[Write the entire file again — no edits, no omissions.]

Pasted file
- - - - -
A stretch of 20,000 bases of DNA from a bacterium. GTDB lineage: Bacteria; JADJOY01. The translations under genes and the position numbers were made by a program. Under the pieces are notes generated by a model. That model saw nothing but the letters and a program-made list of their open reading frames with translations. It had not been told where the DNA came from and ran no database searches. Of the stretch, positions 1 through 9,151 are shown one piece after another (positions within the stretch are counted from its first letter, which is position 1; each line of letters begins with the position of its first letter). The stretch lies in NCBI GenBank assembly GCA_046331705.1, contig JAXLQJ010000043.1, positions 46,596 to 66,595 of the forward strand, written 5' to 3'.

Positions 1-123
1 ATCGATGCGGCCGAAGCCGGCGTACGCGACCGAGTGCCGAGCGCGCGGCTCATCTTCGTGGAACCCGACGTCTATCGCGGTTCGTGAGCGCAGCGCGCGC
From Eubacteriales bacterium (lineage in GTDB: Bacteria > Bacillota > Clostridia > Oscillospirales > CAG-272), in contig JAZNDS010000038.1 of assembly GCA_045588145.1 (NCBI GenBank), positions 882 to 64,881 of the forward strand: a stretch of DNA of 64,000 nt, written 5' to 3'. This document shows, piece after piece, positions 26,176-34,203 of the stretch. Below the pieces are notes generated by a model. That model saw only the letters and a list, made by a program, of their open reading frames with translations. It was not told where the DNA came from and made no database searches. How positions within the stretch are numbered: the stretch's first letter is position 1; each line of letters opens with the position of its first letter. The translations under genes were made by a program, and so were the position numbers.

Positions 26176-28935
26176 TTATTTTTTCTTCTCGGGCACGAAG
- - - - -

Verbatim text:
A stretch of 20,000 bases of DNA from a bacterium. GTDB lineage: Bacteria; JADJOY01. The translations under genes and the position numbers were made by a program. Under the pieces are notes generated by a model. That model saw nothing but the letters and a program-made list of their open reading frames with translations. It had not been told where the DNA came from and ran no database searches. Of the stretch, positions 1 through 9,151 are shown one piece after another (positions within the stretch are counted from its first letter, which is position 1; each line of letters begins with the position of its first letter). The stretch lies in NCBI GenBank assembly GCA_046331705.1, contig JAXLQJ010000043.1, positions 46,596 to 66,595 of the forward strand, written 5' to 3'.

Positions 1-123
1 ATCGATGCGGCCGAAGCCGGCGTACGCGACCGAGTGCCGAGCGCGCGGCTCATCTTCGTGGAACCCGACGTCTATCGCGGTTCGTGAGCGCAGCGCGCGC
From Eubacteriales bacterium (lineage in GTDB: Bacteria > Bacillota > Clostridia > Oscillospirales > CAG-272), in contig JAZNDS010000038.1 of assembly GCA_045588145.1 (NCBI GenBank), positions 882 to 64,881 of the forward strand: a stretch of DNA of 64,000 nt, written 5' to 3'. This document shows, piece after piece, positions 26,176-34,203 of the stretch. Below the pieces are notes generated by a model. That model saw only the letters and a list, made by a program, of their open reading frames with translations. It was not told where the DNA came from and made no database searches. How positions within the stretch are numbered: the stretch's first letter is position 1; each line of letters opens with the position of its first letter. The translations under genes were made by a program, and so were the position numbers.

Positions 26176-28935
26176 TTATTTTTTCTTCTCGGGCACGAAG